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Mitali Saran: Bringing India to book

We have to decide whether we're going to nurture freedom and art, or ban them bit by bit

Mitali Saran  |  New Delhi 

Mitali Saran

It’s gratifying to wake up to a newspaper featuring writers on page one. Yes, those awkward people who hide out at home a lot, being quiet and weird by themselves. Front page. They’ve gone rogue. A growing number are chucking Sahitya Akademi and other national awards back in the government’s face to protest India’s growing climate of intolerance, and getting slammed for it.

You’d think that writing a letter, submitting it, and getting rejected is just time-honoured literary tradition, but no, it’s a showdown. Off the page, writers are fairly peaceable folk until you poke them in the eye. The Prime Minister’s shoddy failure to speak out against the murder of writers and people trying to have dinner constitutes a poke in the eye, so they are, to use the technical literary term, pissed.

The RSS called these writers “self-proclaimed contractors of intellect”, which makes it sound as if you’re supposed to float tenders for the job of thinking, and also as if the RSS would not qualify to bid. The Finance Minister called the protest “politics by other means” even though it is straight-up politics. Arnab accused the writers of having a bias, possibly because he mistrusts the process of reaching a considered conclusion with no screaming at all. The BJP said it was all politically motivated; they’ve already been screwed over by the RSS turning out to be a political wolf in social work fleece, so maybe mole-like writers turning out to be grizzlies feels like déjà vu all over again.

Lots of people said, “Why didn’t these writers return their awards to protest the issue of the Muzzafarpur riots/Babri Masjid/Kashmiri Pundits/Emergency/Jallianwalla Bagh/Mughal invasion/hominids leaving Africa?” I imagine these people are also angrily asking how come our independence movement didn’t bother becoming our independence movement until it became our independence movement. Whataboutery has a new playmate in wherewereyouery.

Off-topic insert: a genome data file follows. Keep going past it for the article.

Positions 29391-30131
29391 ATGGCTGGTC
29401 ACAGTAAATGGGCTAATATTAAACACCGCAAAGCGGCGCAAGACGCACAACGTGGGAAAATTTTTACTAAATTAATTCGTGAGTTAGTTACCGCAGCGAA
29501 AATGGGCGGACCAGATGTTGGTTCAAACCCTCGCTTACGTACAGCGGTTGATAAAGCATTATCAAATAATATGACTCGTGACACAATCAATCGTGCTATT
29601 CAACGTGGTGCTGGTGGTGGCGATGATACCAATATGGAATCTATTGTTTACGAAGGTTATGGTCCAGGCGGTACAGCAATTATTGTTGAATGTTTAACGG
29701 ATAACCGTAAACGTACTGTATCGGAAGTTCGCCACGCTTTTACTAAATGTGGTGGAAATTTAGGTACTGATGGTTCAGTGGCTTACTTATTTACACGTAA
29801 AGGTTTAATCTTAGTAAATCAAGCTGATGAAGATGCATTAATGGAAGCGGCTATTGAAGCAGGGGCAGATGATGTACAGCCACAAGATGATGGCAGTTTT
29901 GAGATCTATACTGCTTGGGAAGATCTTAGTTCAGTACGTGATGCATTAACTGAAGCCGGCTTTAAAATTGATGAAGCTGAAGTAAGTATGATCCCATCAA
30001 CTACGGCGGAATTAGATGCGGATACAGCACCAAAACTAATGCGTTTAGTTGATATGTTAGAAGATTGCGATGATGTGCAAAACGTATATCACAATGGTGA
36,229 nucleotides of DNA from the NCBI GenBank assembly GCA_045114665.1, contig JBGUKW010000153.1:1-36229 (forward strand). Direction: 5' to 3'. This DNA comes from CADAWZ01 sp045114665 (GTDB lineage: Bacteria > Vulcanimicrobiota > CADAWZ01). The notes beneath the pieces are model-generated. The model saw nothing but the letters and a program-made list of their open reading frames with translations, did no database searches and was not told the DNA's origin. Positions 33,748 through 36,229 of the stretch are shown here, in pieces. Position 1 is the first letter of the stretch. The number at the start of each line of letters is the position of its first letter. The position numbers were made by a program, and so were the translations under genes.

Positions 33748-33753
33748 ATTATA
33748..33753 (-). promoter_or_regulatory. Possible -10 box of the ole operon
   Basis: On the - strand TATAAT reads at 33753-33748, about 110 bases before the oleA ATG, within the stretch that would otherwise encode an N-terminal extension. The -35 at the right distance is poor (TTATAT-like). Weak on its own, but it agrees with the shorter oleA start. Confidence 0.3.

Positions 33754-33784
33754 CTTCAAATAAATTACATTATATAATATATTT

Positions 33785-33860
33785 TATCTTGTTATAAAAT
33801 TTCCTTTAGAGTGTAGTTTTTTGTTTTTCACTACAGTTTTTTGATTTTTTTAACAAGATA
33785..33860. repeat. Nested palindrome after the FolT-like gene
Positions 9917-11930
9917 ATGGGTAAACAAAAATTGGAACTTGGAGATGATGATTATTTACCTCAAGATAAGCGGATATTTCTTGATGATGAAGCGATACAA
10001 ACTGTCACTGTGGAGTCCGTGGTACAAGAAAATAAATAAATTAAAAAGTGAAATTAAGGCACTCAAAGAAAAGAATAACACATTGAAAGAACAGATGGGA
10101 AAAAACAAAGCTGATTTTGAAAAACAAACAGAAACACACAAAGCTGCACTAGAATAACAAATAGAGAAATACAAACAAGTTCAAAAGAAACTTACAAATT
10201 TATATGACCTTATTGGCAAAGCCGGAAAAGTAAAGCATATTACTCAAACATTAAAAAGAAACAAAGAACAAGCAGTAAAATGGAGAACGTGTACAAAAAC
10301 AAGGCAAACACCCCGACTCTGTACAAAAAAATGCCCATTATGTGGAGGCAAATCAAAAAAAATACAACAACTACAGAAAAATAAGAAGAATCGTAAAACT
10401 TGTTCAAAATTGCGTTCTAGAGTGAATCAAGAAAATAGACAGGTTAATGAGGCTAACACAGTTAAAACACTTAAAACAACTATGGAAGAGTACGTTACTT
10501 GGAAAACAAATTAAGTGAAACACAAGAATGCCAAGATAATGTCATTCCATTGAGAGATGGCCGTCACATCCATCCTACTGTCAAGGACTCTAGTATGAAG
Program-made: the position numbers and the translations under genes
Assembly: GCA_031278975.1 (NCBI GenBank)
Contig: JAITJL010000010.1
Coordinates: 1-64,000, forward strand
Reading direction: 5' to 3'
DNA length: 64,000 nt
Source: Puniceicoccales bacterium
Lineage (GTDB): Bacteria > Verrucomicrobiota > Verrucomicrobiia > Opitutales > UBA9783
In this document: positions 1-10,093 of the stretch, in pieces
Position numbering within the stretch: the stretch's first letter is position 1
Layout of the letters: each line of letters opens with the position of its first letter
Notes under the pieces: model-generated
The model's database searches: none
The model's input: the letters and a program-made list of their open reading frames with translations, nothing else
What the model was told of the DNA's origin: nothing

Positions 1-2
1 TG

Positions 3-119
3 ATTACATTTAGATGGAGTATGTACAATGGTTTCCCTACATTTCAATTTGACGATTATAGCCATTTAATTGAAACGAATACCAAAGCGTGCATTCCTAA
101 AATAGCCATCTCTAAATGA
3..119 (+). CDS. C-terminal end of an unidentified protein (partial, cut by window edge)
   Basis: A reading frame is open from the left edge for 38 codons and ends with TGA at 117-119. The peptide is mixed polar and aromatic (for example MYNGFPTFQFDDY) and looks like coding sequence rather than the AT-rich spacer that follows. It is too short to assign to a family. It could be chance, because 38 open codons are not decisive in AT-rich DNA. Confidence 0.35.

But if writers are such irrelevant, marginal opportunists, why are so many knickers in a twist? You would think that the government would just ignore the national awards piling up in the garbage and get on with the task of developing India into one giant app, right? Maybe they’ve suddenly realised there’s some inconvenient competition on their turf.

Making art is a progressive political act that expands freedom of thought and action. If you see a comfortable, pretty space, you’re either ignoring the 800-pound gorilla in the middle of it, or looking at very forgettable art. The civilised world values art for just this reason — a smart country picks the best of its self-expression, holds it up high, and encourages more. There is a reason why the enduring image of barbarism is a smashed sculpture and a burning library. The GoI tends to make news more for banning than for nurturing art. Now confronting itself in the pages of The Guardian, The New York Times, BBC, and Washington Post, it is stung less by the indictment of our writers than by the disapproving stares from the world stage. Now it has to pick a direction.

We publicly overvalue the books that cause people to try to pluck each other’s eyes out, i.e. the religious ones. But there are millions of books and artworks that express India. Their multiplicity is kryptonite to thought control, and they will keep coming. Artists who find their voices can be very loud, and very inconvenient. It is their job.

Perhaps the stupidest response to the protest, so far, came from the BJP’s Vijay Goel, who said: “Writers should be concerned with their pen only, otherwise giving awards would be stopped.” It’s so dim that it’s kind of sweet, like threatening the ocean with a hairdryer.

Mitali Saran is a Delhi-based writer

First Published: Sat, October 17 2015. 00:09 IST